There is a scene in a Seinfeld episode where Elaine sits alone in her apartment having broken up with her on-again-off-again boyfriend, David Puddy.
Her inner monologue is torn between two desires.
On one hand, she is completely and wholeheartedly determined not to speak to this man again. Her will is set. She is a rock of resolve.
On the other, she can’t stop thinking of excuses to call David Puddy.
I empathize with Elaine’s struggle because it is the same way I feel every morning when I jump (read: roll sluggishly) out of bed. My wrestling partner, however, is not a person, but a device. It is a small, seemingly insignificant, unassuming little black box that sits by my bed.
However, inside this little black box is a virtual world that plugs me into the vast knowledge base of mankind, limitless news headlines, and opinions of millions of people all delivered to me in a matter of seconds.
With my iPhone in hand, I am limitless.
Here’s the problem: though my device allows me to equip myself with layer upon layer of informational armor to face the day, I never feel weaker than when I have invested the first minutes of the day in my phone.
For sure, there are great and wonderful uses for my phone. But like Frodo carrying the ring, I find all too often, such a small item can bring weightiness to my desires and shape my perspective in unhealthy ways.
My guess is you have this struggle too. So how are we to respond? Do we put on the ring and melt into its power or must we walk it to Mount Doom and see it destroyed?
The good news is we do not have to do either.
Like anything in our lives, (food, relationships, entertainment, work, leisure) too much can cause an unhealthy unbalance or addiction. Things meant to serve as means to ultimate ends can become ends themselves. What is given to serve us becomes our master.
In light of this, I want to offer four ways to kill your phone addiction before your phone addiction kills you.
1) Admit it
I have seen countless people put their lives, and the lives of others, at risk in order to hold attention to an illuminated screen. Before we assume our device consumption is something we control, we need to at least ask ourselves whether or not we are invested in these devices to the neglect of other things that matter more.
Analyze times in your day when you find yourself absent-mindedly on your phone. Stop in that moment and consider what you are putting off or ignoring. Is there a relational, physical, emotional or spiritual opportunity you might be missing? Be willing to acknowledge you might have a problem. If so, admit it.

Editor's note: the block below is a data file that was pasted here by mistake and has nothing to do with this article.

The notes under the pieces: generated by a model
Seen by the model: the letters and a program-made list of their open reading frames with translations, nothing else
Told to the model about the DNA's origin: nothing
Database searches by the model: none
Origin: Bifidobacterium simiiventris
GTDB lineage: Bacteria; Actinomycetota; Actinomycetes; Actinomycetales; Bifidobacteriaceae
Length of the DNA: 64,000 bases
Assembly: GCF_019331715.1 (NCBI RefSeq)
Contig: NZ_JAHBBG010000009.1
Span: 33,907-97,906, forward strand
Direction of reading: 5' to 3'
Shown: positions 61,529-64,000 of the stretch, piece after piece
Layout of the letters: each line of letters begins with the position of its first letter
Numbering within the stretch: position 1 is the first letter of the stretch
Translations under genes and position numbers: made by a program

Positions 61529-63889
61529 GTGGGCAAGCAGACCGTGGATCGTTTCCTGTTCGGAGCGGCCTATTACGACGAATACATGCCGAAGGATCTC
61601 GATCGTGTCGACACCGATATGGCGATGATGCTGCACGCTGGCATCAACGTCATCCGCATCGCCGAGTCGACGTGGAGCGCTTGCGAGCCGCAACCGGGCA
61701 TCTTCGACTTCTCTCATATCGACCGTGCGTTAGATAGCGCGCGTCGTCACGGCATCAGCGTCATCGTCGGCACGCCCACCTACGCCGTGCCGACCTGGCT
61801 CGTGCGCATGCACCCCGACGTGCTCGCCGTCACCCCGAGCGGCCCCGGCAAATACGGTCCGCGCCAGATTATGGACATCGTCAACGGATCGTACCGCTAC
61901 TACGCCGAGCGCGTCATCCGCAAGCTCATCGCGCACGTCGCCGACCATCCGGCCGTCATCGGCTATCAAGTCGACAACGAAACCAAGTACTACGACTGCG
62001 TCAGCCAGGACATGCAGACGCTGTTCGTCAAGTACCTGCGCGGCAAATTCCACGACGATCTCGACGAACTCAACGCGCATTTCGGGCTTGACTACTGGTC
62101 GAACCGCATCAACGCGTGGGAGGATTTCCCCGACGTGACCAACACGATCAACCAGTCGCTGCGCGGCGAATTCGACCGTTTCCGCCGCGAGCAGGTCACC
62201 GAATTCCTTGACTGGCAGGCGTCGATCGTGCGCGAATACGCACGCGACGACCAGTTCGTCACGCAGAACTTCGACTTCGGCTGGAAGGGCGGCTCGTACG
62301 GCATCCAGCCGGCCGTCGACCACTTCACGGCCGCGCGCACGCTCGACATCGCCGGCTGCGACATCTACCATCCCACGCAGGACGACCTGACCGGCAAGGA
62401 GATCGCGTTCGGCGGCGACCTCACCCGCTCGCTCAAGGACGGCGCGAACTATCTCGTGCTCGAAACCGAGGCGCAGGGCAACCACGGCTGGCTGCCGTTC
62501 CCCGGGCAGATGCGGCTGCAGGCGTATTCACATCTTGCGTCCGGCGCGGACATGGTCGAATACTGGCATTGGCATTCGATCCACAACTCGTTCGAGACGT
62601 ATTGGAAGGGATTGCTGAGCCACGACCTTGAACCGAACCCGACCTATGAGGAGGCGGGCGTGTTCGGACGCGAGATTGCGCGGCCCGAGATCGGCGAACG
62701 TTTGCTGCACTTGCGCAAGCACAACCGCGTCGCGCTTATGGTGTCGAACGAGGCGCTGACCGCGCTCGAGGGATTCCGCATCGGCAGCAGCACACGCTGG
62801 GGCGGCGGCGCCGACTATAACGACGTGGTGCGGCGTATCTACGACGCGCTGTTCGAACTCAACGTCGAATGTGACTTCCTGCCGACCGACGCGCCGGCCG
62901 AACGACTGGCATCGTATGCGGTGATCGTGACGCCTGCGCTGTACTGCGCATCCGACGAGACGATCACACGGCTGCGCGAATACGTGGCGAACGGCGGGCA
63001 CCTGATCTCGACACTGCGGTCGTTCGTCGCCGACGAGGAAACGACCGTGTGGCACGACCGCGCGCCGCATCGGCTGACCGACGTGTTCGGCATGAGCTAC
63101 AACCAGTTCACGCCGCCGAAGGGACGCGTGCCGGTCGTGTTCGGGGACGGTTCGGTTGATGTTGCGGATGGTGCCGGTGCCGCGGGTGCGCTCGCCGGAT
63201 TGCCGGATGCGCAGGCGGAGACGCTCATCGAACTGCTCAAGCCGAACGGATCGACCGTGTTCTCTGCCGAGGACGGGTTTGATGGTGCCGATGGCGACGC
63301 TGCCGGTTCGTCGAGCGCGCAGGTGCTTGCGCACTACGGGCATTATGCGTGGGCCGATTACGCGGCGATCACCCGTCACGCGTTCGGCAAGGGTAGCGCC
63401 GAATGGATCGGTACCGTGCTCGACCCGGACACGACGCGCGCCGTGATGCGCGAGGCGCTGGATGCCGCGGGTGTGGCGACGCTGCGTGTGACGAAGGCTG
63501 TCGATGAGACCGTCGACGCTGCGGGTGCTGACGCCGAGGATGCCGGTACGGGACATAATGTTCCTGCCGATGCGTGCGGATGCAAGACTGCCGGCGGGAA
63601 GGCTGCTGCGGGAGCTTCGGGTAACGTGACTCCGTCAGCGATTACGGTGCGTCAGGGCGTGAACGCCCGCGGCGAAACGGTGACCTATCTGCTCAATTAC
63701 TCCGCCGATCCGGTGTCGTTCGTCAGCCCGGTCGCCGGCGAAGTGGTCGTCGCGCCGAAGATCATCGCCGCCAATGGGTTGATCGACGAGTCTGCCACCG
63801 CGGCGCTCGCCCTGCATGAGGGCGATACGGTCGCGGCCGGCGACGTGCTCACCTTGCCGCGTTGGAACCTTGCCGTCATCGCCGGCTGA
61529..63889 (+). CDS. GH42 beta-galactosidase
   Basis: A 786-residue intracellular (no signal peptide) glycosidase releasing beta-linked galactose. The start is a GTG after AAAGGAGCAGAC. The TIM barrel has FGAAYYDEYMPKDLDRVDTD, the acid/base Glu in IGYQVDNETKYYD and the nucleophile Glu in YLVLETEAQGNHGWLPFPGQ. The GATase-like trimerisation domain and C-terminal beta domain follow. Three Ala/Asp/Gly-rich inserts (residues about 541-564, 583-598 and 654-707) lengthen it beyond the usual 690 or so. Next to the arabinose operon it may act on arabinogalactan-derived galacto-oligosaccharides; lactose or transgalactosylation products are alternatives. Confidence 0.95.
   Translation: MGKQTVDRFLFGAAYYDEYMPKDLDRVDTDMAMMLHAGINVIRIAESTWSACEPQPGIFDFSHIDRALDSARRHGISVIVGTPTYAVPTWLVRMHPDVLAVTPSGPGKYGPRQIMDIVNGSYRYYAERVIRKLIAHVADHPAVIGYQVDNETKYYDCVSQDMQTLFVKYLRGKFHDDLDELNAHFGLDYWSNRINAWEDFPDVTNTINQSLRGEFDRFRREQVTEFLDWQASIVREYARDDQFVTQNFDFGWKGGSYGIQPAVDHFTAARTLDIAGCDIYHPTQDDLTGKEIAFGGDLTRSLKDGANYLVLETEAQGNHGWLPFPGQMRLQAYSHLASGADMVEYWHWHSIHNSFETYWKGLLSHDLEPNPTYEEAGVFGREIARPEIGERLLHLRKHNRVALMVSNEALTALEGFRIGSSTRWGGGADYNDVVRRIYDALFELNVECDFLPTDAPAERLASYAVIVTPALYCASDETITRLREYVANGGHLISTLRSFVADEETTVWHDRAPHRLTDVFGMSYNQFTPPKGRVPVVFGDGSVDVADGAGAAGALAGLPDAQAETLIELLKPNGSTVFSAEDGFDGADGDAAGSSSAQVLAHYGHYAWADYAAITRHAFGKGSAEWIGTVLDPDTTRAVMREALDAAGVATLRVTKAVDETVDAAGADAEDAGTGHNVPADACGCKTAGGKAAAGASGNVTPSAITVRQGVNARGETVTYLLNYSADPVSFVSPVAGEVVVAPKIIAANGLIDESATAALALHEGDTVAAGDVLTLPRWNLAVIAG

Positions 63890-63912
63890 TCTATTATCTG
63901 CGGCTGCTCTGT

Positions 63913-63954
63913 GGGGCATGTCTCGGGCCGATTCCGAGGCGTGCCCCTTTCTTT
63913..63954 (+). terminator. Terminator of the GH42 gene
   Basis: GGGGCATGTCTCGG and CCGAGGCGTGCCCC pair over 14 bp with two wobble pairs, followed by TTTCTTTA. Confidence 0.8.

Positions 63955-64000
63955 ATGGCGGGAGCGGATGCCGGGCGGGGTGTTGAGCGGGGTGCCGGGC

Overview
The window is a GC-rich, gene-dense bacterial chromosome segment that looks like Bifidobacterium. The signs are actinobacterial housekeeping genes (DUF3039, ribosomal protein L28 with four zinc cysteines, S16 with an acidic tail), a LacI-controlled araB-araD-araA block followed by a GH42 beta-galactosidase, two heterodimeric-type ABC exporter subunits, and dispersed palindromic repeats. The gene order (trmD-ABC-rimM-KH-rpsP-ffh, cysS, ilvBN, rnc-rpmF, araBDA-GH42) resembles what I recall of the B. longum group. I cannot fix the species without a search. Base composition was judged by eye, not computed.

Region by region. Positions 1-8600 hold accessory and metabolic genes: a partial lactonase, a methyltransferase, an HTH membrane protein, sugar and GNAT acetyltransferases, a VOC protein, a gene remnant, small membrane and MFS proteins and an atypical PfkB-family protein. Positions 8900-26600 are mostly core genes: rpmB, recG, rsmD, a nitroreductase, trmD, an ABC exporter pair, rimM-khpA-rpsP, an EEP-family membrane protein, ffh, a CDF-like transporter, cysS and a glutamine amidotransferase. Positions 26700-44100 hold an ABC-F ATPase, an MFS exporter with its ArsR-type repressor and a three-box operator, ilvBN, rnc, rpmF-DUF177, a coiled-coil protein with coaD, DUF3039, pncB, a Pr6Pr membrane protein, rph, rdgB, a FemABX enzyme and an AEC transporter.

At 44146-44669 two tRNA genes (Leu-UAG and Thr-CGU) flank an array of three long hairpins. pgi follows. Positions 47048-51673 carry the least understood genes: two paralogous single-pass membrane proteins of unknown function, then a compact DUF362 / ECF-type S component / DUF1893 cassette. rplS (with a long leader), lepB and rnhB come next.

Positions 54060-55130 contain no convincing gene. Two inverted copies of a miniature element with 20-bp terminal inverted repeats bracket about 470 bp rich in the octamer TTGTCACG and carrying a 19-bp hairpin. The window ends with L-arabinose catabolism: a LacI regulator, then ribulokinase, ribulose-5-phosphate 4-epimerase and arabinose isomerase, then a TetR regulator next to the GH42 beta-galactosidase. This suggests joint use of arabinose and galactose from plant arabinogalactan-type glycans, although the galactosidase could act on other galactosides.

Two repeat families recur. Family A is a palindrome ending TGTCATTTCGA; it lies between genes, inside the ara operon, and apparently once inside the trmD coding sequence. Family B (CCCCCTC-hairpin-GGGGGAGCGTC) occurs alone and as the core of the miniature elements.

2) Name it
This may seem silly, but it’s effective. If your technology was a person with a name, would your relational balance with them be off? For instance, if I called my interaction with technology “Steve,” what might I note about my relationship with Steve?
I spend ______ hours a day with Steve.
Steve is the first thing I see in the morning and the last thing I see at night.
Financially, I am committed to $_____ a month so I can be with Steve.
When I go on a date with my wife, I always take Steve.
When I get home from work, I always bring Steve with me.
At some point, these start to sound extreme or even moderately creepy. If you wouldn’t want these things to be true about a person in your life, maybe they shouldn’t be true of the technology in your life either.
3) Give someone else authority
We are most blind to what is closest to us. We must be willing to allow those who know us best to be honest with us about what we are missing. Does your wife feel completely free to ask you to put down your phone? Do your kids have authority to ask that they be the priority in a given moment? If you assume so, the likelihood that they do is probably low.
Sit down with a few people in your life and expressly give them the keys to speak truth into your life. Ask what they see in your relationship with your phone. Tell them they have free reign to ask you to put it away at any time. Give them the relational authority and priority.
4) Set times and limits
Agree to not check email outside of work. Decide to check Twitter only ____ times a day. Set a time or place aside that is a “No Tech Zone,” and stick to it. Set times and limits and let others know what they are.
Ultimately, the decision is literally in our hands. Yet we are often too preoccupied with our phones and devices to consider how preoccupied with them we actually are.
Take some time today. Question your relationship with your phone. Invite someone else into the conversation.
It may be worth more than you think.